Trump Says U.S. Hasn't Yet Agreed to Roll Back Tariffs as Part of China Trade Deal -- Update

Date : 11/09/2019 @ 1:56AM
Source : Dow Jones News

Trump Says U.S. Hasn't Yet Agreed to Roll Back Tariffs as Part of China Trade Deal -- Update

By Josh Zumbrun, Andrew Restuccia and Alex Leary 

WASHINGTON -- President Trump on Friday disputed China's assertion that the two countries had agreed to roll back tariffs as part of an interim trade accord, but he also said progress was being made toward resolving the long-running trade war.

"I haven't agreed to anything," Trump told reporters at the White House. "But we're getting along very well with China. They want to make a deal. Frankly, they want to make a deal a lot more than I do."

Stocks fell Friday on the president's remarks, but regained their footing later in the session. Markets soared a day earlier after the Chinese Commerce Ministry said the U.S. and China had agreed to roll back tariffs as part of the accord.

Some observers said the president's remarks may be less contradictory than they appear, noting that tariffs are the main leverage held by the U.S. and that Mr. Trump wouldn't want to commit to lifting them until the Chinese have agreed to other terms the U.S. is seeking, such as increased agricultural purchases and new rules to prevent currency manipulation.

"The heart of the problem is the U.S. wants to maintain as much tariff leverage as possible, but China wants assurances that they won't be expected to do things in the Phase 1 agreement without a step down in tariffs," said Rufus Yerxa, president of the National Foreign Trade Council. "Whether the two can reconcile that is still in doubt."

Administration officials have previously confirmed that they are negotiating over removing some of the tariffs. In a sign that those talks are progressing, both sides have been searching for a venue at which Mr. Trump and China's President Xi Jinping could meet to sign "phase one" of the agreement.

Beijing has pressed the U.S. to end all the tariffs, describing that as one of its bottom lines when talks fell apart earlier this year. Analysts have previously said China's statement that a deal on tariffs had been set may have been an effort to influence negotiations.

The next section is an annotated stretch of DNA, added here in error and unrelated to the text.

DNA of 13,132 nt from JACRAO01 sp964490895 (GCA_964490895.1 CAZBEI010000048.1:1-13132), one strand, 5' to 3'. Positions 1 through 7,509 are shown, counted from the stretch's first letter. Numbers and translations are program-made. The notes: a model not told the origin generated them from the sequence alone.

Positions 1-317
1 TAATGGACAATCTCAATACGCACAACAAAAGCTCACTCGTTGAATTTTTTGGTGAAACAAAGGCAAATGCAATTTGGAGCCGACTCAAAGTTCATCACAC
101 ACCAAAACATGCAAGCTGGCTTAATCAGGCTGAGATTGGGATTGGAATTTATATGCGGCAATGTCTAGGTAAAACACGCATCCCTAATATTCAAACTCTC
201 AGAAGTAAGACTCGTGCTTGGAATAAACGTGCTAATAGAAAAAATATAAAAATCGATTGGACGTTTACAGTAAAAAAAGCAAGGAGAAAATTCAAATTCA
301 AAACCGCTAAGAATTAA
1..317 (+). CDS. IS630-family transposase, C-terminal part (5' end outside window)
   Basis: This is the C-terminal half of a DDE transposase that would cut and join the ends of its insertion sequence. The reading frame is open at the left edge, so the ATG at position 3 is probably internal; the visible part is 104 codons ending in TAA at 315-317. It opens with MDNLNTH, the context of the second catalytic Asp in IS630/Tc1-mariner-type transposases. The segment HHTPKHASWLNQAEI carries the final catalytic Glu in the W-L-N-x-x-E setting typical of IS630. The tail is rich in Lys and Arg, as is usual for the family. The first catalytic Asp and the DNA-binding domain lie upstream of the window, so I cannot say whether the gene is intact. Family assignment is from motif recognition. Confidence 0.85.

Mr. Trump's remarks Friday make clear that he is not considering removing all the tariffs.

"China would like to get somewhat of a rollback, not a complete rollback because they know I won't do it," Mr. Trump said.

The U.S. has imposed its tariffs in four different tranches, with different tariff rates, ultimately covering about $360 billion worth of imports from China. The latest tranche was a 15% tariff on $111 billion of goods imposed on Sept. 1. Those tariffs hit many consumer goods for the first time.

The first three tranches, which went into effect at various points in 2018, now all have a 25% tariff rate, and cover about $250 billion of goods. These tranches are focused on items like machinery and raw materials that are purchased by businesses but not directly by consumers.

The levies have been a boon for the U.S. Treasury, which collected a record $7 billion in import tariffs in September -- up more than 59% from a year earlier.

One intermediate option would be for the U.S. to dial back the consumer-focused September tariffs, but not remove any of the earlier levies.

The U.S. also has a final tranche of tariffs, covering about $156 billion of goods, largely consumer goods like electronics and toys, currently planned for Dec. 15.

Administration officials have acknowledged that any phase 1 agreement would likely have concessions from the U.S., including potentially holding off on imposing those December tariffs. One official close to the talks said the prospect of those tariffs would likely remain as leverage for future phases of the deal.

But officials cautioned that no decisions have been made and echoed Mr. Trump's assessment that a complete rollback of the tariffs is unlikely.

"I like our situation very much," the president said Friday, referring to the amount of tariff revenue that the U.S. is collecting. But he signaled he was still inclined to make a deal. "They want to make a deal much more than I do, but we can have a deal," he said.

Write to Josh Zumbrun at Josh.Zumbrun@wsj.com, Andrew Restuccia at Andrew.Restuccia@wsj.com and Alex Leary at alex.leary@wsj.com

 

(END) Dow Jones Newswires

November 08, 2019 12:41 ET (17:41 GMT)

Copyright (c) 2019 Dow Jones & Company, Inc.
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